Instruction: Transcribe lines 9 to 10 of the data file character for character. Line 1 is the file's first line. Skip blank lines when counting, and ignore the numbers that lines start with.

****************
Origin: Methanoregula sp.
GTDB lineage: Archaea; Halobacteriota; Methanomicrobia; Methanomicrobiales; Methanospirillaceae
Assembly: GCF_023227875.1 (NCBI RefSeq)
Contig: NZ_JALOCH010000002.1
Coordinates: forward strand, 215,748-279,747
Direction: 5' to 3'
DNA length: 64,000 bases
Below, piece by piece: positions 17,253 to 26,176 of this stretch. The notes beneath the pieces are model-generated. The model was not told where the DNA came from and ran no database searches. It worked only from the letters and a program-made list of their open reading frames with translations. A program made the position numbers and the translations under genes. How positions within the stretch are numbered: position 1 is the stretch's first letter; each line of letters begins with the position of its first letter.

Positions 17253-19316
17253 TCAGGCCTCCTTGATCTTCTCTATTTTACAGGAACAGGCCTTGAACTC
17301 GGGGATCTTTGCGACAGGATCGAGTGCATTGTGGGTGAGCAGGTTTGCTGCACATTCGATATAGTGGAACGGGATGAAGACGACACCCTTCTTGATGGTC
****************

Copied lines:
Positions 17253-19316
17253 TCAGGCCTCCTTGATCTTCTCTATTTTACAGGAACAGGCCTTGAACTC